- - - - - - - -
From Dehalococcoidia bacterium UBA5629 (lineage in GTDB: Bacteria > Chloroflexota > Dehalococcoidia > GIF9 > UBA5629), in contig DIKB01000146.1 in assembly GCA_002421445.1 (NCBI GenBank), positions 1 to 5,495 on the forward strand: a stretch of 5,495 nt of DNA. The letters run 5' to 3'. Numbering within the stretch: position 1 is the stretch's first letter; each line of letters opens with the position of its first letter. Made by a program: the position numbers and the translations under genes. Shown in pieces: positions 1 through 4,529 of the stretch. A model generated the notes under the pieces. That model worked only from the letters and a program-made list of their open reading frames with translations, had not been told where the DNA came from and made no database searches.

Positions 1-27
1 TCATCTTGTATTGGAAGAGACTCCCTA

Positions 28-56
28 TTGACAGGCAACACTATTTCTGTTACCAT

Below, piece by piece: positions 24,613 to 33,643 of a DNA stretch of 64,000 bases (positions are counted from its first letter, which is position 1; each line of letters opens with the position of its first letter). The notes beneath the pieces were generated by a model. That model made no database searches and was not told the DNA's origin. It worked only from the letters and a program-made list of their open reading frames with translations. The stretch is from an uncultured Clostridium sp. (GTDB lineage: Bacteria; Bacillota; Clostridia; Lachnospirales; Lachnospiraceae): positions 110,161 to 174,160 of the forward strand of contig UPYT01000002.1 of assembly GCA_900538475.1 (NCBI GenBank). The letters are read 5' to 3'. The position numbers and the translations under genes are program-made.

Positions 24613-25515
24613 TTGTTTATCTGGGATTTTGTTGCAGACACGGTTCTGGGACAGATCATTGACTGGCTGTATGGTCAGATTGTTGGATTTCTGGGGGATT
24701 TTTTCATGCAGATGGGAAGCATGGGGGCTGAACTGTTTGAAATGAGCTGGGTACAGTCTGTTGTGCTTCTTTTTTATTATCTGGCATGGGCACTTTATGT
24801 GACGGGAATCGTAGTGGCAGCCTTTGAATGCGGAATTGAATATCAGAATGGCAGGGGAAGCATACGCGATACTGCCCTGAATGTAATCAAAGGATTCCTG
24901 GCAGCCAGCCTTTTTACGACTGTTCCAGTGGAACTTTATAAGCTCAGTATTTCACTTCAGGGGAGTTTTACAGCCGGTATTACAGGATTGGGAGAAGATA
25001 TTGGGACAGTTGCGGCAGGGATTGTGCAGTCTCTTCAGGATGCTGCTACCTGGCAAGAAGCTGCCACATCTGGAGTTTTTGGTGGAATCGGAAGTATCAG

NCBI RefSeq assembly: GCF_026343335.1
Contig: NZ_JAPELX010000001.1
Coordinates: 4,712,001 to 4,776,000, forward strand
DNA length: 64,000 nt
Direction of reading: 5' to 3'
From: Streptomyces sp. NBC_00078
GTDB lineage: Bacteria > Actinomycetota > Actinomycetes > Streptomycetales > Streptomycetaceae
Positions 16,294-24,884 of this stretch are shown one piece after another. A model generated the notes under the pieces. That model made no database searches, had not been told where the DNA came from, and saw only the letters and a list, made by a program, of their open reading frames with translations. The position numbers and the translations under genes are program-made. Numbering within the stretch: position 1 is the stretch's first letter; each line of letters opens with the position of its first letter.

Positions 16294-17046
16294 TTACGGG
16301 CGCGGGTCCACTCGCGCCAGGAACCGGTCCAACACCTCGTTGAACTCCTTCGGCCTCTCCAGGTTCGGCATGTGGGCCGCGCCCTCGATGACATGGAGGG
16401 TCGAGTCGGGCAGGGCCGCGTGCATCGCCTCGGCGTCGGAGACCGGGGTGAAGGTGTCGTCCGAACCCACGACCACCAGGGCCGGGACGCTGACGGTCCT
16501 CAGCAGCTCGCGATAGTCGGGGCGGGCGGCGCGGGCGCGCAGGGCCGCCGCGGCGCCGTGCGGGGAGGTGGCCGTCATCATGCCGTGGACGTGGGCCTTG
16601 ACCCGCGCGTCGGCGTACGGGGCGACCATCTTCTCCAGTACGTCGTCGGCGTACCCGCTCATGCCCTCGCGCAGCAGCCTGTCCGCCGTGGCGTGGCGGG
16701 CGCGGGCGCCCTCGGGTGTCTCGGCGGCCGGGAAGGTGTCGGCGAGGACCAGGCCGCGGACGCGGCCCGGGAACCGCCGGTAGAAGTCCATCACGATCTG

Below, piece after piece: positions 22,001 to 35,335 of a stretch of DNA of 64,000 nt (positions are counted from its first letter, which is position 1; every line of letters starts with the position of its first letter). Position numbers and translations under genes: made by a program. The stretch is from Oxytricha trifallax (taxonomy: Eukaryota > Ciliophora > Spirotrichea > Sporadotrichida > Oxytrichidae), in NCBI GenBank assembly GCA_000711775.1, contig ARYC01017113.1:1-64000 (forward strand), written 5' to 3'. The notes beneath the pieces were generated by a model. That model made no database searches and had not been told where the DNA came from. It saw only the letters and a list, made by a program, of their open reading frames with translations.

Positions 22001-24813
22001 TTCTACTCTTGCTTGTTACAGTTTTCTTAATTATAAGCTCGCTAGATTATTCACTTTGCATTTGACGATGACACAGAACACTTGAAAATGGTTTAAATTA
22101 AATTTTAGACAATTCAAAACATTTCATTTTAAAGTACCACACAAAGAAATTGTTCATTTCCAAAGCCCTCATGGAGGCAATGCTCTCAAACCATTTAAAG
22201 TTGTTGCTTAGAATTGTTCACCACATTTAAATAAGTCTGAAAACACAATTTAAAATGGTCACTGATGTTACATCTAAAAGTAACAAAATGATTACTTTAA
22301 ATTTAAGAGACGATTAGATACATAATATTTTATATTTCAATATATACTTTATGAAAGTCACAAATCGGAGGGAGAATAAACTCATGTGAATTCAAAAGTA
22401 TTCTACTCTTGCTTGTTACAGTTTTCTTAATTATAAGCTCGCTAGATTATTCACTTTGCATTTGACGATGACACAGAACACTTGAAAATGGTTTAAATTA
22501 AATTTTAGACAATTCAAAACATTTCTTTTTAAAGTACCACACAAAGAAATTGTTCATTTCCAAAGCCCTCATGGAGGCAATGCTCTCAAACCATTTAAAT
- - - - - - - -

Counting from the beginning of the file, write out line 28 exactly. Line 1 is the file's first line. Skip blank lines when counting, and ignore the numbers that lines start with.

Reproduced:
Below, piece after piece: positions 22,001 to 35,335 of a stretch of DNA of 64,000 nt (positions are counted from its first letter, which is position 1; every line of letters starts with the position of its first letter). Position numbers and translations under genes: made by a program. The stretch is from Oxytricha trifallax (taxonomy: Eukaryota > Ciliophora > Spirotrichea > Sporadotrichida > Oxytrichidae), in NCBI GenBank assembly GCA_000711775.1, contig ARYC01017113.1:1-64000 (forward strand), written 5' to 3'. The notes beneath the pieces were generated by a model. That model made no database searches and had not been told where the DNA came from. It saw only the letters and a list, made by a program, of their open reading frames with translations.